Port-vax archive

[Date Prev][Date Next][Thread Prev][Thread Next][Date Index][Thread Index][Old Index]

Re: Libm core dump with SIGILL

On 2015-08-21 15:17, Paul Koning wrote:

On Aug 21, 2015, at 8:35 AM, Greg Stark <stark%mit.edu@localhost> wrote:

While running the Postgres regression tests I found that the exp()
function in libm gets a SIGILL with certain arguments.

simh$  gcc -Wall  exp.c -lm
simh$ ./a.out
[4]   Illegal instruction (core dumped) ./a.out

On a modern architecture with IEEE floats:

$ gcc -Wall  exp.c -lm
$ ./a.out
exp(88.0297) = 1.70141e+38

I know the VAX floating points are not exactly IEEE and they may not
be able to represent this value but I would expect them to get a FPE
or signal overflow in some other way, not get a SIGILL?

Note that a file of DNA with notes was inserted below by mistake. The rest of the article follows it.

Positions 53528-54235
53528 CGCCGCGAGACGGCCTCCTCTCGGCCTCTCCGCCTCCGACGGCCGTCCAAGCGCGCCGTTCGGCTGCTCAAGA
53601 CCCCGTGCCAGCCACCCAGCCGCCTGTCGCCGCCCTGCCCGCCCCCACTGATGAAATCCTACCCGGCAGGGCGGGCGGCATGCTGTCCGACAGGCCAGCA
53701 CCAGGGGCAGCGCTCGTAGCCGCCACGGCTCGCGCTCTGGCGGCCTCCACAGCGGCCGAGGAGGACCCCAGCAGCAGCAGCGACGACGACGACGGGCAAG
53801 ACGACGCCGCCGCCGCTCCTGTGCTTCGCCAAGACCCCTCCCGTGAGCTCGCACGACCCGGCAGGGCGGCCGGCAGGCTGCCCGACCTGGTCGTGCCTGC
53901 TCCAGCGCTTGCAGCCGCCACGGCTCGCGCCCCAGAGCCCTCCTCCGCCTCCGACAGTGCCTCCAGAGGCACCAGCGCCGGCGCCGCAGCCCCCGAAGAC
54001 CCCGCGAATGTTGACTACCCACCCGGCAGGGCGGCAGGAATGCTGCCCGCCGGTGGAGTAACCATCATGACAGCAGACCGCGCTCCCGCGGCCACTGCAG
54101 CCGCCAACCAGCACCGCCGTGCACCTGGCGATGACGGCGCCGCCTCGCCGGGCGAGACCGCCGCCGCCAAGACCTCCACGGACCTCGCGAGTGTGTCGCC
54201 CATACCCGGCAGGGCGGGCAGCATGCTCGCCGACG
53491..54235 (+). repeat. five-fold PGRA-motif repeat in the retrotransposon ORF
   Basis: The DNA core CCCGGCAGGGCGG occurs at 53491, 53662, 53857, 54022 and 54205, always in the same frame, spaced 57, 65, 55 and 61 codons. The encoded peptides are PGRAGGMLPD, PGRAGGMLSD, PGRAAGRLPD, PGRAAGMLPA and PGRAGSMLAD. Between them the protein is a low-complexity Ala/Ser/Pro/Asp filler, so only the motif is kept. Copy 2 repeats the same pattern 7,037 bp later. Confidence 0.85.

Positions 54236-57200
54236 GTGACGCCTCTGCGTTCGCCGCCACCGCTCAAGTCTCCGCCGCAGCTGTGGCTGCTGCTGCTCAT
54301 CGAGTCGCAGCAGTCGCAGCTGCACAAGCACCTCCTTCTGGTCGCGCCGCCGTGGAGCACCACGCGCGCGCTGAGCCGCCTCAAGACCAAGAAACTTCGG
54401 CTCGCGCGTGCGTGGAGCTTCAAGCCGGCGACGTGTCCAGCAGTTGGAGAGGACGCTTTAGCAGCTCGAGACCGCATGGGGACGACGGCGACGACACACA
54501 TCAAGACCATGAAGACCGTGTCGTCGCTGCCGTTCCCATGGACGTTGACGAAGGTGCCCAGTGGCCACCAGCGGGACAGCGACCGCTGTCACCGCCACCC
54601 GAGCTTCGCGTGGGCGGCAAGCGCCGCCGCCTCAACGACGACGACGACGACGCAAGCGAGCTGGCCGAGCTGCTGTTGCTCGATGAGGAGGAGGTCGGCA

SIGILL is a compiler bug (if the implementation of exp() is in C) or a programmer error (if it's in assembler).

We should check this. There is trickery going on with VAX FP, in order to somewhat achieve some of the similar properties of IEEE FP. I know that have bitten me in the past, and it might even be needed to check in gcc itself, as the actual libraries might not even be invoked.

VAX float comes in 4 flavors: the original two, called "F" and "D" (32 and 64 bits) which were taken from the PDP-11 and predate IEEE -- and the newer two, called "G" and "H".  G is IEEE double precision (64 bits); H is 128 bit.  GCC can generate G-float code if you ask it but it looks like it does the older form by default.

Uh. No... While F and D comes from the PDP-11, G and H are just extensions of these, and none are IEEE compatible, and they all predate IEEE.

F/D float have an 8 bit exponent, which makes the upper limit just about the value you expected (1.7e+38).  So it looks like you just barely hit a float overflow.  And for F/G, the result of overflow is an overflow trap -- an exception.

Assuming the code/compiler do things right... :-)


Home | Main Index | Thread Index | Old Index